A two-year long team performance study from Google revealed that psychological safety is the one thing all high performing teams offer their top performing members. With the impact of the pandemic, it’s crucial for employees to feel that the work environment is psychologically safe.

The problem is most organizations are not inherently designed with psychological safety in mind. Hierarchy structures, performance expectations, and personality clashes can often inadvertently result in workers feeling a lack of empowerment to share their thoughts and feelings openly. Also, with high unemployment rates and the financial impact of COVID, employees might be nervous about their job security.

The long-term effects of a workplace where employees do not feel accepted or respected can be incredibly detrimental. Quality lowers, attrition rises, and the overall culture is hurt. With so much on the line by ignoring psychological safety, it’s important to be aware when it’s not implemented.

Is Your Workplace Psychologically Safe?

Consider your own view of your workplace culture:

  • Do we feel safe voicing our opinions or perspectives to our leaders?
  • Are we able to have candid and open conversations with our managers or C-suite leaders?
  • Are we free to pursue ideas without micromanagement from leadership?
  • Do our leaders trust us, and do we trust them?


If you are a leader, there are some questions you can ask yourself to do a quick analysis of your team’s sense of safety:

  • Is it safe to ask questions and propose new ideas?
  • Is everyone free to take risks and take the lead on projects?
  • Can everyone openly bring up any potential conflicts or disagreements?
  • Is there trust to get tasks accomplished?
  • Is everyone encouraged to think creatively and try new avenues of problem solving?


If you aren’t 100% sure of the answers, it’s important to find out from your team. One-on-one conversations are an excellent way to gauge where people stand regarding these issues.

Inventories like these are a great way to assess the state of your culture on both a micro and macro level. Understanding the depth that psychological safety does or does not show up in your environment can help you pinpoint where effort needs to be taken.

Creating Psychological Safety

Putting in the effort to get to a place of psychological safety will lead to better individual and team outcomes. Below are suggestions for leaders to consider for creating a safe environment.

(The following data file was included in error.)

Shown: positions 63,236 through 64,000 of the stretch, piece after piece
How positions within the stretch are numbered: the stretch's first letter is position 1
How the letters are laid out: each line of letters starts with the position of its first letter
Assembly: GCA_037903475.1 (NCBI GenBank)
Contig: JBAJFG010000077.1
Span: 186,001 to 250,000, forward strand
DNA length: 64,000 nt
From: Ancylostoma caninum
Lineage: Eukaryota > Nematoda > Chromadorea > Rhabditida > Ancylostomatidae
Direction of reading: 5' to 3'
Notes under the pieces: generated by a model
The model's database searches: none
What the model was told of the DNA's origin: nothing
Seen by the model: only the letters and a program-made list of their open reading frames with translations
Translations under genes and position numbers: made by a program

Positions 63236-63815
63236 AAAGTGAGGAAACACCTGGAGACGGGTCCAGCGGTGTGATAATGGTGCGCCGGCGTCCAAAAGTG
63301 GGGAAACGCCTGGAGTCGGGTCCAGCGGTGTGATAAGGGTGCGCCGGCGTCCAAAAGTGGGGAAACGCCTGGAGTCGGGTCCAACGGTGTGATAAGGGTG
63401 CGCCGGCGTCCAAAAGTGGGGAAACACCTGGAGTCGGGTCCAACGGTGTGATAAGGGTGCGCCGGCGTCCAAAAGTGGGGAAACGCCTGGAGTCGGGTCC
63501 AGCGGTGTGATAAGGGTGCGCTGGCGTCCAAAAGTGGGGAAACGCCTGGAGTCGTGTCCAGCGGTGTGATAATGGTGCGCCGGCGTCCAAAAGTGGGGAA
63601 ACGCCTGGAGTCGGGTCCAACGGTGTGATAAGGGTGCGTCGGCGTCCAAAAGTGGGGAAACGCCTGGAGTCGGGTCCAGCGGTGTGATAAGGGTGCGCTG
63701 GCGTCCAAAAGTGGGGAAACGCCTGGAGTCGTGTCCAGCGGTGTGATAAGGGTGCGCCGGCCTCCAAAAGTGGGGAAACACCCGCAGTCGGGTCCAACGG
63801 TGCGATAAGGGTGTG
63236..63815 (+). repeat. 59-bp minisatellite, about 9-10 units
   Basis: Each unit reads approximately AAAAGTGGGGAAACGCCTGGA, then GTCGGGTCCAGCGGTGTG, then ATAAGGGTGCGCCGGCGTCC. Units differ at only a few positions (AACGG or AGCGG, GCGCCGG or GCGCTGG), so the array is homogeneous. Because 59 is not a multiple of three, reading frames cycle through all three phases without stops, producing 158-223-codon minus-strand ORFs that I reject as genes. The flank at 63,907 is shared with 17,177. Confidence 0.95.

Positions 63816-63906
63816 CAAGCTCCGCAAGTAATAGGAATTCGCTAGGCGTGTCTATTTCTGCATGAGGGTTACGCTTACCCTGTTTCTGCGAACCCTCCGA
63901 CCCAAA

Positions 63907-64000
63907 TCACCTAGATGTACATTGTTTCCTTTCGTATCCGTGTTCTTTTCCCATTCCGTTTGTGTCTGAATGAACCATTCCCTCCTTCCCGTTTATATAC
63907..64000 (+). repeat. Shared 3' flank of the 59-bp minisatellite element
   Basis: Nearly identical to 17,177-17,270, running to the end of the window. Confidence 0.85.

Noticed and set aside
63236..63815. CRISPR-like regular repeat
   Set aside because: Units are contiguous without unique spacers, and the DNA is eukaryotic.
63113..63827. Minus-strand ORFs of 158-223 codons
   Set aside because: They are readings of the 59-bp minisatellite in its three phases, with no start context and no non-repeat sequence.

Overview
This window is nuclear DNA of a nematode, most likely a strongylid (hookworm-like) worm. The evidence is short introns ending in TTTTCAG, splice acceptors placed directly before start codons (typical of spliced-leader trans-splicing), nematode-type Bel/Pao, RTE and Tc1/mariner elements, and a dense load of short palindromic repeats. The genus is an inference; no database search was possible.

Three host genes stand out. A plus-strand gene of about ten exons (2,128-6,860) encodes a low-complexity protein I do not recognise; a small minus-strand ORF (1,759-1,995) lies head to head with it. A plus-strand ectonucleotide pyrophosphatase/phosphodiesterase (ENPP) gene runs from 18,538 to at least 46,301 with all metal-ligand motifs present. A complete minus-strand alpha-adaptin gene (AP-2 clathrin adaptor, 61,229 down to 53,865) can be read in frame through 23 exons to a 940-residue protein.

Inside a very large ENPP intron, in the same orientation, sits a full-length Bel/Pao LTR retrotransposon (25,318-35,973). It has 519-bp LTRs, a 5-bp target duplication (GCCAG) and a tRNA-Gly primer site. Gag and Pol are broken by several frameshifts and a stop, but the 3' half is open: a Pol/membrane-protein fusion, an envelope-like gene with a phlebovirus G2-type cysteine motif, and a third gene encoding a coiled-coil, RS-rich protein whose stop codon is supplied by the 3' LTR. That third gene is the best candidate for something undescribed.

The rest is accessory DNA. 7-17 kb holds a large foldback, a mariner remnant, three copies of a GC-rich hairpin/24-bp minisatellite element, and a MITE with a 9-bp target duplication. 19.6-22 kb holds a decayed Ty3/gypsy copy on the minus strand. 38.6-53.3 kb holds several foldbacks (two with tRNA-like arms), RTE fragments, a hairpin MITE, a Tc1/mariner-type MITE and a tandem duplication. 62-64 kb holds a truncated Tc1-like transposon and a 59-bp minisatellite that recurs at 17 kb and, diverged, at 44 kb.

1. Remix the Golden Rule

Regarding psychological safety, a good rule of thumb to follow is to treat others as they’d like to be treated. Take the time to learn how and when team members prefer to communicate with check-ins and status meetings.

2. Approach Conflict as a Collaborator, Not an Adversary

It’s never easy to navigate a disagreement with a team member. Very often when we feel slighted, our instinct is to defend ourselves and our position. This can lead to a tense working relationship and environment.

Consider changing your viewpoint from, “How can I change you to act the way I want or your opinion?” to, “What’s the best way for us to collaborate on a solve for this problem?” This sets the tone for the interaction and prevents it from spiraling into something unhealthy and poisoning the work atmosphere.

3. Speak Human-to-Human

Under many work-related conflicts lie a base human desire feel autonomous, powerful, respected, and proficient in one’s tasks. It’s important to remember that even in the biggest arguments and disagreements, the other person just wants to walk away from the situation happy, much as you do. When particularly incensed at a team member, remember:

  • This person has beliefs, perspectives, and opinions, just like me.
  • This person has hopes, anxieties, and vulnerabilities, just like me.
  • This person has friends, family, and perhaps children who love them, just like me.
  • This person wants to feel respected, appreciated, and competent, just like me.
  • This person wishes for peace, joy, and happiness, just like me.


This small mental reminder can go a long way in keeping the conversation psychologically safe.

4. Replace Blame with Curiosity

If team members sense that you’re trying to blame them for something, they’ll become defensive and view everything you say and do with a different lens. In lieu of utilizing blame to deal with performance issues, incorporate curiosity. This moves you from a, “I know what they’re thinking,” mindset to a, “I want to learn how they’re thinking,” frame of mind. Navigate it this way:

  • State problematic behaviors as observations and not accusations using neutral language. For- example, “I noticed that you were not 100% yourself at that meeting on Friday.”
  • Engage in an exploration around possible causes: “Why do you think that might be? How have things been going for you?”
  • Put the solve on the other person, so they feel empowered afterward: “Let’s talk about what might be helpful to you moving forward?”


It’s important to note that psychological safety is necessary for organizational learning, innovation, and excellence. A willingness to be mindful during challenging conversations, being open to being wrong, and pausing before reacting all work to making others feel safe being vulnerable, which can eventually manifest as an organizational strength.

If you'd like to read more of our mental health insights, please browse our Michael Page advice section.

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